The proposed research will elucidate the coupled relationships between soil and water processes and agro-ecosystem services at various scales, and evaluate the effects of vegetation cover and changes in land use on water cycle, soil erosion, and ecosystem services across the Loess Plateau.

Planned Impact

The primary impact will be the coupled benefits of environmental sustainability and the promotion of economic development and social welfare in the Loess region. This will be achieved through better understanding the relationships between the soil and water processes and agro-ecosystem services, including grain production, net primary production, carbon sequestration, water retention and soil erosion control. This research will provide guidance on practices and managements for sustainable ecosystem services in the fragile region, which will secure food production and save water resources in the arid Loess Plateau. Farmers in the area will receive guidance, enabling them to make informed decisions to adopt optimal agricultural and water management practises, thus increasing income by maintaining or increasing agricultural production. Likewise, environmental agencies and other organisations will have the tools to enable more accurate estimation of water balance, enabling stable management of ecosystems services.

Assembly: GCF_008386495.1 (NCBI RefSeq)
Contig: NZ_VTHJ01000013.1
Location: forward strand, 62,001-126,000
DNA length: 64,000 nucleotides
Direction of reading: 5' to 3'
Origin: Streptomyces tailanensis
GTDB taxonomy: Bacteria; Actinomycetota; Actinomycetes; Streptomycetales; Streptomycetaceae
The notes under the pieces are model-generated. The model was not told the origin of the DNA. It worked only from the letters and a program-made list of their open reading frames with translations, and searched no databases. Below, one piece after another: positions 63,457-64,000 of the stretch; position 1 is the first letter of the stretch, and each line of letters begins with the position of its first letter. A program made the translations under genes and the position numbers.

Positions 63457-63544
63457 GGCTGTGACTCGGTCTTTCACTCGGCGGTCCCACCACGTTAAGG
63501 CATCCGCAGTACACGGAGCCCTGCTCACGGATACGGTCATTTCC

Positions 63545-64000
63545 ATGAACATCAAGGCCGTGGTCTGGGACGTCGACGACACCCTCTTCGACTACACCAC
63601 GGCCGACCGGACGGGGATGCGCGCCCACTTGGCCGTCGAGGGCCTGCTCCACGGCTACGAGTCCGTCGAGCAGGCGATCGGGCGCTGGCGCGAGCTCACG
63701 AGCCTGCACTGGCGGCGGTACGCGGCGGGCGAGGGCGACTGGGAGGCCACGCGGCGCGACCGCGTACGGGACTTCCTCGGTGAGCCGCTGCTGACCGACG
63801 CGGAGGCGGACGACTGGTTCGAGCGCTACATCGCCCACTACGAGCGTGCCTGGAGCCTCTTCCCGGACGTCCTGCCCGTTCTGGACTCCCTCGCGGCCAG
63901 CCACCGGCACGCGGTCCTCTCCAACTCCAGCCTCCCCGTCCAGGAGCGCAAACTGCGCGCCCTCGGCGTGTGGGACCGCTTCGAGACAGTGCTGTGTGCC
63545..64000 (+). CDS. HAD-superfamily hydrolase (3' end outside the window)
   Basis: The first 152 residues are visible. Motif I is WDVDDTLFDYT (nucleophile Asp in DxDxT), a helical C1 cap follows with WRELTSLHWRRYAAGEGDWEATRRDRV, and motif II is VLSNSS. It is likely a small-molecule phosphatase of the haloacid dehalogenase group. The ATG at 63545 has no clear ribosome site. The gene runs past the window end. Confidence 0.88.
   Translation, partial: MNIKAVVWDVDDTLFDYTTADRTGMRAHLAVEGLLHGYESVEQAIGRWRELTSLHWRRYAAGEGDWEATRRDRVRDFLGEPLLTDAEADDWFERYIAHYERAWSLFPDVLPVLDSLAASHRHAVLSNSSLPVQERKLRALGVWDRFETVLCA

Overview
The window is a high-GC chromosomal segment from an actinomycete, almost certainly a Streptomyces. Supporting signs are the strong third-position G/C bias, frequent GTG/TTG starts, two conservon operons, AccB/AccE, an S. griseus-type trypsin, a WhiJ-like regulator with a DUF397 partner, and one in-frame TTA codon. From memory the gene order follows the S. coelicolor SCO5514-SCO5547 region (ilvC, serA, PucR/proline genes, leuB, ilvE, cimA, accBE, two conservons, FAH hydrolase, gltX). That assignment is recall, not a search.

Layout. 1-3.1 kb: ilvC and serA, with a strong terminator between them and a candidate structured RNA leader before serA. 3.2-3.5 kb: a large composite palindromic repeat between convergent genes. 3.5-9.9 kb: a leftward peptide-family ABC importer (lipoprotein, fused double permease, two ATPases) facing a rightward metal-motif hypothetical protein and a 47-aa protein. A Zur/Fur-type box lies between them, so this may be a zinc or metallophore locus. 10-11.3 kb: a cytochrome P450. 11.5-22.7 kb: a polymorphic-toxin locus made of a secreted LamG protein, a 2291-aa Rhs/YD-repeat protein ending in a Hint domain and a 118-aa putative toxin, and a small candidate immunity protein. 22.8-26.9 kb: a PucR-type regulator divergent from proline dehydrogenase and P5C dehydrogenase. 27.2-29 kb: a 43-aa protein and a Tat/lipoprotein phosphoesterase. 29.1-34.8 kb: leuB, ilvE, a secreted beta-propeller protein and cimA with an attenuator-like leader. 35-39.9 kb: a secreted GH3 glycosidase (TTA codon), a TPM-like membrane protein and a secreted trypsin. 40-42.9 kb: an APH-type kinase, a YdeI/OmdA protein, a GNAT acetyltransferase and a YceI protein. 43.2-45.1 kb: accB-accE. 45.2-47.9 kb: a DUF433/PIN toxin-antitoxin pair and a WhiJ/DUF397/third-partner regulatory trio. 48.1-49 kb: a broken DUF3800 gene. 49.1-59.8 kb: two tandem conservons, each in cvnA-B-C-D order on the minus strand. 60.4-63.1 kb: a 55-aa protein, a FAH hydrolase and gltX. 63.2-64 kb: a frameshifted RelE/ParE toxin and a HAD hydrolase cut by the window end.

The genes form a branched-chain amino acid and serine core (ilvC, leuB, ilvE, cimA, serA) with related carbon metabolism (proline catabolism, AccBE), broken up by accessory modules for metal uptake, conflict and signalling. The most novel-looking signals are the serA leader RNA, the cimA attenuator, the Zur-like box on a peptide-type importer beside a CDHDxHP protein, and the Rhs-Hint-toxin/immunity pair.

Title Research methods for the use of Geographically weighted models for environmental research 
Description GWR in R workshop Lex Comber1 and Paul Harris2 1 School of Geography, University of Leeds, Leeds, LS2 9JT, UK Email: 2 Rothamsted Research, North Wyke, EX20 2SB, UK Email: This workshop will describe how to apply Geographically Weighted Regression (GWR) as described in Brunsdon et al (1996) and Fotheringham et al (2002) to spatial data, using R and RStudio, the free open source statistical software. It will use the sub-catchment soils data for the Liudaogou watershed, as described in Wang et al (2009). The workshop aims are to get you using R / RStudio and this document describes the preparations you need to make before coming to the workshop. For the workshop you will need: 1) A computer with R and RStudio installed: R can be downloaded from here: and then you should download RStudio from here RStudio has R as its engine and has a nicer interface than R 2) To have gone through and run the code in the Owen guide (up to page 28) 3) You will need to have an internet connection - this is really important! 4) If you can, please bring your own data to explore using GWR. This should be a spatial dataset of some kind: a CSV or EXCEL file with latitude and longitude or a shapefile from ArcGIS are probably the most common formats. We can provide data if you do not have any. References Brunsdon, C.F., Fotheringham, A.S. and Charlton M. (1996). Geographically Weighted Regression - A Method for Exploring Spatial Non-Stationarity, Geographic Analysis, 28: 281-298. Fotheringham, A. S., C. Brunsdon, and M. Charlton. (2002). Geographically Weighted Regression: The Analysis of Spatially Varying Relationships. Chichester: Wiley Wang, Y., Zhang, X. and Huang, C., 2009. Spatial variability of soil total nitrogen and soil total phosphorus under different land uses in a small watershed on the Loess Plateau, China. Geoderma, 150(1), pp.141-149. 
Type Of Material Improvements to research infrastructure 
Year Produced 2017 
Provided To Others? Yes  
Impact We trained ~50 workshop attendees, all post grads in the use of advanced geocomputational methods, making all the materials available online to them and others